Miguel Orlando Muñoz Guzmán, Case 12.130, Report No. 106/00, OEA/Ser.L/V/II.111 Doc. 20 rev. at 327 (2000).
MIGUEL ORLANDO MUÑOZ GUZMÁN
December 4, 2000
On March 1, 1999, the Inter-American Commission on Human Rights (hereinafter
the Inter-American Commission or the IACHR) received
a petition filed by María Guadalupe Muñoz Guzmán and the Mexican Commission
for the Defense and Promotion of Human Rights (jointly the petitioners),
in which it was alleged that the United Mexican States (hereinafter the
State) bore international responsibility for the forced disappearance
of Miguel Orlando Muñoz Guzmán, as well as for its subsequent failure to
investigate and provide compensation for the said acts. The petitioners
allege that the acts that are the subject of the complaint violate several
of the rights enshrined in the American Convention on Human Rights (hereinafter
the American Convention), namely, the right to life (Article
4); right to humane treatment (Article 5); right to personal liberty (Article
7); right to a fair trial (Article 8); and right to judicial protection
(Article 25), in accordance with the general obligation provided for in
Article 1(1) of the aforementioned international instrument.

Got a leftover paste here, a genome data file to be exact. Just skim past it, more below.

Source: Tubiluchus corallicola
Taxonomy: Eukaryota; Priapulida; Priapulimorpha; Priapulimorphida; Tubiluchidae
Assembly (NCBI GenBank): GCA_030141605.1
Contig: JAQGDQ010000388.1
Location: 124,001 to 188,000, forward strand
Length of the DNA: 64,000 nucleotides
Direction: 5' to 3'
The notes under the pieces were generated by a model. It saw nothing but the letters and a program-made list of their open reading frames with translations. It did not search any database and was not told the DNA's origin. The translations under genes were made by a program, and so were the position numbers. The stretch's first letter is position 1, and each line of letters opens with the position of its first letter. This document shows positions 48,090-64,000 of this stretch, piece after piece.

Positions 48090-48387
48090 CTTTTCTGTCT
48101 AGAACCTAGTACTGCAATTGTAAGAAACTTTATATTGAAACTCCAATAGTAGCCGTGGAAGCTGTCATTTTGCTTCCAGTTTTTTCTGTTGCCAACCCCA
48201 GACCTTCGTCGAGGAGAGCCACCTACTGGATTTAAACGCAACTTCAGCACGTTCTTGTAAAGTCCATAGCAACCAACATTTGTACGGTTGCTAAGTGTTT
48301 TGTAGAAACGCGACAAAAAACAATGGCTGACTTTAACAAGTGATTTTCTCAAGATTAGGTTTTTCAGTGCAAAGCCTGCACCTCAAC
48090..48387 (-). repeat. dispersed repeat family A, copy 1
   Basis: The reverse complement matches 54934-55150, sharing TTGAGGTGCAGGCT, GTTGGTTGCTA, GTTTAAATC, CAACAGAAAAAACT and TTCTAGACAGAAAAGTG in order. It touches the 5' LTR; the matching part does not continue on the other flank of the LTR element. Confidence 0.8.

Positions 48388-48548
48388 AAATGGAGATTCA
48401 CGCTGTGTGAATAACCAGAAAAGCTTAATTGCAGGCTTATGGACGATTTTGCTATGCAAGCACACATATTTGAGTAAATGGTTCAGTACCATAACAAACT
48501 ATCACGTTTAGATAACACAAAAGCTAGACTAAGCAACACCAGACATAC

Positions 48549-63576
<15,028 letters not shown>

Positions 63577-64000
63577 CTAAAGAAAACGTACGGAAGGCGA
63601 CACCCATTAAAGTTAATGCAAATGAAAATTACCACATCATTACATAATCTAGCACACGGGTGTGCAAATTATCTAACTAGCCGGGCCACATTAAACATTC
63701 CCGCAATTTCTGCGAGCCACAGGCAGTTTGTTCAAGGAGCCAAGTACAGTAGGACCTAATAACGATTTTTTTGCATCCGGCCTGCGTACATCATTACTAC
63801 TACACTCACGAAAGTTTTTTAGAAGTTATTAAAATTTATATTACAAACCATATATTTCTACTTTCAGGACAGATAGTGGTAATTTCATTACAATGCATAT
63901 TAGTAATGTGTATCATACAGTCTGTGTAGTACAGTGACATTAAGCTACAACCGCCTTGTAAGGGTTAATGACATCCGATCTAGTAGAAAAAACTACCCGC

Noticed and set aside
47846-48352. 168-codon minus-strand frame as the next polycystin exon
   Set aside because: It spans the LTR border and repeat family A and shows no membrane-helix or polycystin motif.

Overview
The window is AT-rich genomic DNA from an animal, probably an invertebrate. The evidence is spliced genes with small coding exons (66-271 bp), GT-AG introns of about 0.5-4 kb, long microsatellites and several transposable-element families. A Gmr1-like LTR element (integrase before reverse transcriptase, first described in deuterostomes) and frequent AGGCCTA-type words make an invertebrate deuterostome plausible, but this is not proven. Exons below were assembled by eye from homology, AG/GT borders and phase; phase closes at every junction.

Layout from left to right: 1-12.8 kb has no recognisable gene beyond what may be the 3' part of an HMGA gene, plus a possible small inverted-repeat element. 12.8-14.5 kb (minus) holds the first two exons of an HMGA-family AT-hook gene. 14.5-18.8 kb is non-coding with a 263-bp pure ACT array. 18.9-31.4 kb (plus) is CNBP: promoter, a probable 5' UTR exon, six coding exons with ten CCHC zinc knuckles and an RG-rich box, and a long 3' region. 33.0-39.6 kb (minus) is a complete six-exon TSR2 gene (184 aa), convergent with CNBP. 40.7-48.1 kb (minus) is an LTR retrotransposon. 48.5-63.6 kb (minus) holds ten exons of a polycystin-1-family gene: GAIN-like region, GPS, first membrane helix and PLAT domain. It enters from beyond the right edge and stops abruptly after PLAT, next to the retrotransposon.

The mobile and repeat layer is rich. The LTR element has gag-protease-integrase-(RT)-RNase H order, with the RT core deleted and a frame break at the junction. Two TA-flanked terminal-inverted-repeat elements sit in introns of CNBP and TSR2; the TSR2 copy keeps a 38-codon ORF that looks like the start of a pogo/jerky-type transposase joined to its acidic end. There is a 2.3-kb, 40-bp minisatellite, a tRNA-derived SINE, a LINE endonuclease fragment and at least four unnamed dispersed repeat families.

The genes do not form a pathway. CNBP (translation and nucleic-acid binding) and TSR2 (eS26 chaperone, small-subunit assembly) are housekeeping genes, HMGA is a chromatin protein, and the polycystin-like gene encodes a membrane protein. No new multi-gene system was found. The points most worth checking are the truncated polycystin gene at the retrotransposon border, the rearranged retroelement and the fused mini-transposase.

According to the petition, Mr. Miguel Orlando Muñoz Guzmán, a lieutenant
in the Mexican army, disappeared on May 8, 1993, at the age of 25. His fellow
soldiers in the 26th Battalion of Ciudad Juárez, state of Chihuahua, Mexico,
just before he went on leave last saw him on that date. The petitioners
state that Lieutenant Muñoz Guzmán has not communicated with them since
the date of his disappearance and that he was a dedicated career officer,
a fact that lent no credibility to the armys official version of events,
which was that he had deserted from the army and traveled to the United
States. The petitioners further state that they contacted the military authorities
on numerous occasions and also filed the appropriate complaint but that
to date no serious investigation has been carried out in Mexico to ascertain
his whereabouts and to punish those responsible for his forced disappearance.
They argue that the irregularities surrounding this caseincluding
falsification of Lieutenant Muñoz Guzmáns signature in a document
that was used to prove his alleged interest in desertinghave been
deliberate and intended to cover up for those responsible. They also allege
that they began to receive anonymous threats, which they attribute to military
personnel, from the time that they brought the complaints.
The State maintains that a serious investigation has been carried
out in Mexico and that it produced no evidence whatsoever that Orlando Muñoz
Guzmán might have been the victim of criminal acts committed by members
of the army or other agents of the State.
Based on the foregoing, the State is requesting the IACHR to declare
the case inadmissible on the grounds that domestic legal remedies have not